order isotretinoin online australia Hello Peoples! Welcome to this week’s edition of The Artistic Biker. Â June 9th is the anniversary of the first date for me and and my beautiful, young bride. Â Fourteen years ago, the woman destined to be my lover wanted nothing to do with me. Â I asked her out on a date and she was hesitant because she barely knew me. Â I told her that it could just be as friends so we could get to know each other. Â She asked if she could bring a friend and I told her that’d be swell. Â That night I got all primped up and gathered my best friend Kenny up to play wing man with her chaperone. Â She outsmarted me by bringing two friends.
order modafinil usa We went to the drive-in movies. Â I have no idea what we saw because I was busy staring at her all night. Â We left the friends in the pick-up and we spread out on a blanket. Â She looked up at me & saw shooting stars. Â She saw DOZENS of shooting stars. Â The stars she saw were zig-zagging in the sky and she said, “HEY! Stars aren’t supposed to move back and forth!” I looked up at them and pointed out to her that they were moths in the light of the movie projector. Â We laughed and played and giggled the rest of the night and when I leaned in to kiss her goodnight she turned her head and yawned. Â Fourteen years later and we still only want to kill each other a little bit. Â :)
I wanted to demonstrate with this page various ways of highlighting areas in your art. Â The four main ways used in this piece are outlining, spotlighting, clipping, and spotlight glazing. Â The outlining is obvious, I used light paint to show the edges of things in the dark. Â This has the effect of looking like light bending around and reflecting off of the object, but if over done just looks like “outlining.” Â The spotlighting is evident in the thought bubbles. Â I made and area lighter than the rest of the page to draw your attention to it and then placed an important piece of the image there. Â If you don’t put something relevant in your spotlight, it will distract your viewer and he will walk away realizing something was missing but maybe not being able to place a finger on it. Â The clipping trick is to cut the image from a different source. Â I usually draw mine in a sketchbook, color them and then paste them into the piece. Â The different colors used, the different textures, even the fact that the clippings haven’t been worked the same way as the rest of the page makes Â them stand out a little against the background. Â This can be especially true of a magazine clipping as the ink tone and lighting will likely be VASTLY different than your work. Â Lastly, the glazing. Â This is the technique I use more often than anything else because so many times I start a piece only to shift focus halfway through. Â By picking an area you want emphasized but not lightened, you can effectively spotlight it by glazing everything around it with a transparent dark. Â In the video, you’ll see where I placed a round mask (in this particular instance, it was a PVC 4″ rounded cap) over the dancing hot dog. Â I used black spray paint from 12″ – 18″ away and let the mist fall over the rest of the picture. Â I especially like doing this with spray paint because it’s fast and not immediately obvious as there are no brush strokes or heavy lines added. Â This is also good with spray inks or acrylics.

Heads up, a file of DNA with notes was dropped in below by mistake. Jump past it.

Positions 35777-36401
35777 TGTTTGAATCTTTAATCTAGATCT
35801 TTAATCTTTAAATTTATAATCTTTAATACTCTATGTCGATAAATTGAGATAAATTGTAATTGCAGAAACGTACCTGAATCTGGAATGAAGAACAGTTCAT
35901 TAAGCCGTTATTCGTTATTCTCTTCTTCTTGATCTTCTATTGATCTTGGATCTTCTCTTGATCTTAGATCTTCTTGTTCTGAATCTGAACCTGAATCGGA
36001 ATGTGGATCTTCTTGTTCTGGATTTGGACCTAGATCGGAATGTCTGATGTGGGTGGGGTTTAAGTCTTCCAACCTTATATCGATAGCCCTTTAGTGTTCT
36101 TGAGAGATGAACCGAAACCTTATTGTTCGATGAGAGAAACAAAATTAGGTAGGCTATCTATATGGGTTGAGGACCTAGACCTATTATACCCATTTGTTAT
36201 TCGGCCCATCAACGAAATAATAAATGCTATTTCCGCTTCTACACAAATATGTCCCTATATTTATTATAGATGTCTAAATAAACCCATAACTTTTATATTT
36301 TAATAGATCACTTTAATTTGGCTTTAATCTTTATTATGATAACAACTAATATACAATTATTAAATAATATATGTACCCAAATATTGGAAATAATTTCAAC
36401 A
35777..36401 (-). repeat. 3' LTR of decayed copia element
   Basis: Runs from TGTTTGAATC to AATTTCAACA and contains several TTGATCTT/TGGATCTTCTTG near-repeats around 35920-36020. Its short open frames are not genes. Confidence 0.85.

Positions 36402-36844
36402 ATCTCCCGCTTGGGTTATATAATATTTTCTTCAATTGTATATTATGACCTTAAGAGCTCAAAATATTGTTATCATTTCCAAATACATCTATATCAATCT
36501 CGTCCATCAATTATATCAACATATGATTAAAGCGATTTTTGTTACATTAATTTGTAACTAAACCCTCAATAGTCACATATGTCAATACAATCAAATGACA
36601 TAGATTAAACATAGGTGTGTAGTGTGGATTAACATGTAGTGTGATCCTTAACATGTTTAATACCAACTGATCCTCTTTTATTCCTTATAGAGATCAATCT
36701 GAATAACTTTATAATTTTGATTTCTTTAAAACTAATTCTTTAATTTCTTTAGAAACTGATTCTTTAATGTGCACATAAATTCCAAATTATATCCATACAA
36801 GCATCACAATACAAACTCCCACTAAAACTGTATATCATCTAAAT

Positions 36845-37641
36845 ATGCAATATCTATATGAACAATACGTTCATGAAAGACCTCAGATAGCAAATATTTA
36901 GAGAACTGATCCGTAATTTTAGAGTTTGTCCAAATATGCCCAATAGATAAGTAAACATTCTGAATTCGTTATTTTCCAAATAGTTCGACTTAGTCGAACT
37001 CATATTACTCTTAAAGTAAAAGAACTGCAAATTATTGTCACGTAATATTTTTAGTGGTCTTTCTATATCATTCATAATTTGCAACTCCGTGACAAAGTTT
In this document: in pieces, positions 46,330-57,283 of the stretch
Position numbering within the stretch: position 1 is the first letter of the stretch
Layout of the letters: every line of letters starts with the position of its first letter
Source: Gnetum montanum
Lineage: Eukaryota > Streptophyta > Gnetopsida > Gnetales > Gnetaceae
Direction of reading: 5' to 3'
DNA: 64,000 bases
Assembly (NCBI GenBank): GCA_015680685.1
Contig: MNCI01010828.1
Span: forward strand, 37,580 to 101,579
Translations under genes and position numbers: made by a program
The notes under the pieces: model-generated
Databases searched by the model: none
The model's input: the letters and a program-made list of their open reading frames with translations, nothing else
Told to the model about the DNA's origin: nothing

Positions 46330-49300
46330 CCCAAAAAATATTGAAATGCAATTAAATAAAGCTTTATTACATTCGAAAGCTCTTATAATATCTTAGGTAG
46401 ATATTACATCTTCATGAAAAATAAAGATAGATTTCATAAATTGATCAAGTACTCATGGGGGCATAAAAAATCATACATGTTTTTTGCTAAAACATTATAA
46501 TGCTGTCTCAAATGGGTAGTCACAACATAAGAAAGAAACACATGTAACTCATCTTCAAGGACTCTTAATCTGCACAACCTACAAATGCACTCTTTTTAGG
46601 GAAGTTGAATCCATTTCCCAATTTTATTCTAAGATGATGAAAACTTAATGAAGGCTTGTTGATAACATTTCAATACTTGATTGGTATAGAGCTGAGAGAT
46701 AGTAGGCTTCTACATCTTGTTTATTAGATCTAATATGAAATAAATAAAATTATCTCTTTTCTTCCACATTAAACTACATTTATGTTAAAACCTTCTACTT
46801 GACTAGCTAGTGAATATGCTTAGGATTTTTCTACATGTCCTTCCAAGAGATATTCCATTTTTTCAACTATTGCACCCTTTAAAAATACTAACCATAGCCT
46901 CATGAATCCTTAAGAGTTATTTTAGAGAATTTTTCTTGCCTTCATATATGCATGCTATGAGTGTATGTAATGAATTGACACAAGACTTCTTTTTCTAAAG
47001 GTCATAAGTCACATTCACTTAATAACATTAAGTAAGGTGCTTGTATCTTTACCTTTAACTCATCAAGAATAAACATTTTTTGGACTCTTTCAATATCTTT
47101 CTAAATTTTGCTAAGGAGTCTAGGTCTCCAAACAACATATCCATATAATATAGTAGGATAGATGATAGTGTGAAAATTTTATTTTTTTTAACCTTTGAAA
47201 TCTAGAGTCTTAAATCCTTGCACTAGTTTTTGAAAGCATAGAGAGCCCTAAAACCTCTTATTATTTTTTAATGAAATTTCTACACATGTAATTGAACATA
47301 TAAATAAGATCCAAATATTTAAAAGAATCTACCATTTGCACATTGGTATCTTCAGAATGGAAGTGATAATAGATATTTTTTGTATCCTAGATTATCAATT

Problem areas for me are things like making that blanket we are laying on look like a blanket. Â If you look closely, you’ll notice there is over a foot of blanket left over on my side where I kept scooting closer to her. Â There is barely any visible blanket on her side where she kept scooting away. Â :) Â Anyway, if you have any tips or advice on how to make a painted blanket in the dark look like a blanket, I’d love to hear from you. Â You can leave the information in the comments below or email me at email@example.com. Â I will share that with everyone on my U-stream broadcast, The Artistic Biker Live!, on Thursday night from 7-9pm central U.S. and also on the following YouTube video.
You can watch the video for Art Journal for Young Love at The YouTube or simply click play in the embedded player below. Â Remember to comment, rate, and share these videos because it helps to grow the family!